This is the first eclipse I’ve seen since 1980. I’d just arrived in Delhi, and the family I was staying with refused to let me go out of the house. “You’ll get sick,” they said.
Today’s eclipse was a party. People started gathering in Tom McCall Waterfront Park quite early; as Alan and I walked over the Hawthorne Bridge into downtown, we could see clusters of people settled down with bright blankets, paper coffee cups and white pastry bags in hand.
We headed out of the office about 9:30, and parked ourselves at the railing above the river. It was a bright, bright morning; sharp light glancing off wavelets made it hard to look directly at the river.
Looking through eclipse glasses confined the world to a dark screen and a bright sun, with the curve of the dark moon inching across it. Remove the glasses, and again see the world: river, the geese, the gulls, the people all around us: families, couples, office workers, chatting, laughing, exclaiming.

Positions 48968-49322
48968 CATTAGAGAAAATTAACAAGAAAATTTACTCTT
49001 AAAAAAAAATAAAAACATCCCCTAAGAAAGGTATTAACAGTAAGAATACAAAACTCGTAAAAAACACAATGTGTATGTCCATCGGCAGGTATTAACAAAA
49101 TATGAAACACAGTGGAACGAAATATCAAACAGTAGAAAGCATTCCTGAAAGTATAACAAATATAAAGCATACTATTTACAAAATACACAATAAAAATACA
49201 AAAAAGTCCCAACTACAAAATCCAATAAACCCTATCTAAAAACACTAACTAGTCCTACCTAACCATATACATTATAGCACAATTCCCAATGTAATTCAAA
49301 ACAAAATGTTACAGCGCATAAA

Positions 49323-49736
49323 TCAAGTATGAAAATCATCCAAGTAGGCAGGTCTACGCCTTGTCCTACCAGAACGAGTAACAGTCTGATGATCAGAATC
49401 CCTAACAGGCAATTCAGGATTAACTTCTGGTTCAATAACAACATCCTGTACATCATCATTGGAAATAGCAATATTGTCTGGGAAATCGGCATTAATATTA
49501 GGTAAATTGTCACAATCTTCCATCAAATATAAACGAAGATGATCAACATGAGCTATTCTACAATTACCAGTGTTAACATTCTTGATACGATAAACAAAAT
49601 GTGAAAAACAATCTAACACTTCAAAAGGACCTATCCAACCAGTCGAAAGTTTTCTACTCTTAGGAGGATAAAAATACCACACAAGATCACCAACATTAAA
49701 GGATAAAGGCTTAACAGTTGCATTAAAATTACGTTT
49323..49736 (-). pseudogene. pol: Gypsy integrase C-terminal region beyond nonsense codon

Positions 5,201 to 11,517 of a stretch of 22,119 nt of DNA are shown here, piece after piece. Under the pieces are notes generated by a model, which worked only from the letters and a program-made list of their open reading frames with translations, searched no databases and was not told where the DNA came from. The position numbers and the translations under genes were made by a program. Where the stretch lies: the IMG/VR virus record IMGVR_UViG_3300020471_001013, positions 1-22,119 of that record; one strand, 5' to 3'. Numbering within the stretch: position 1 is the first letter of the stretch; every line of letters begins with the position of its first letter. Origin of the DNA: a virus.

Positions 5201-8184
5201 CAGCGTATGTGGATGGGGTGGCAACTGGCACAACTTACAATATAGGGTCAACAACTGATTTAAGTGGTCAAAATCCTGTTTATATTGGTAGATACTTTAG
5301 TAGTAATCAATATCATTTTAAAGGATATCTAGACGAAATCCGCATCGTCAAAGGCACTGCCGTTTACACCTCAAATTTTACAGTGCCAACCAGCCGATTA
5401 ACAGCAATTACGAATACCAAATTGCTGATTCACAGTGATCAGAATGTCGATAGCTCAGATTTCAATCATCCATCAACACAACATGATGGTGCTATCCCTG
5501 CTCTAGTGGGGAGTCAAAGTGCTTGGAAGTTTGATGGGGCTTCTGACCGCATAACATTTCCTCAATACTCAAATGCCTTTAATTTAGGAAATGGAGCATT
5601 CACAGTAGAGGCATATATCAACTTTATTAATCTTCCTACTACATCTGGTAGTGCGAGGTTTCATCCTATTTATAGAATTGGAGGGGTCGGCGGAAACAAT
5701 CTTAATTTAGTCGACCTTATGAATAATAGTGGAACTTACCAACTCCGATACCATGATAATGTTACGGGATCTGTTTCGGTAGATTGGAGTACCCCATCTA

There was lots of tweeting going on, of course.
Here’s one from my friend Rachel Kelly.
Here was my amateur attempt!! #Eclipse2017 pic.twitter.com/dIAoMURi9E
— Rachel Kelly (@wholemilk) August 21, 2017
I liked seeing how the spaces between tree leaves became little pinhole cameras.
How tree people watch the #SolarEclispe2017 pic.twitter.com/MesRkv507q
— Wake Forest NC UFB (@ufb4trees) August 21, 2017
And then there’s this lovely colander effect…a Star of David made of little eclipsing suns.
Semi-eclipse of collander Magen David pic.twitter.com/2kHKAACWHl
— Philip Gourevitch (@PGourevitch) August 21, 2017
I wonder when — and where — I’ll see my next eclipse.
The images seen through apertures formed by leaves (or collanders) is called the shadow effect. It’s been recognized for centuries.
Oh my goodness I am so honored that you put my tweet up on the eclipse. Friends and I went down to Cove Creek Campground, east of Salem. I thought it would be… well, I didn’t think it would be what it was, which was truly incredible. I still haven’t seen any photos that capture the refraction of beautiful white light around the moon during the totality – they all look firey, rather than, I don’t know, holy, and transparent – the light appears opaque in all the photos I’ve seen. It was, as they’ve all said, a once in a lifetime experience.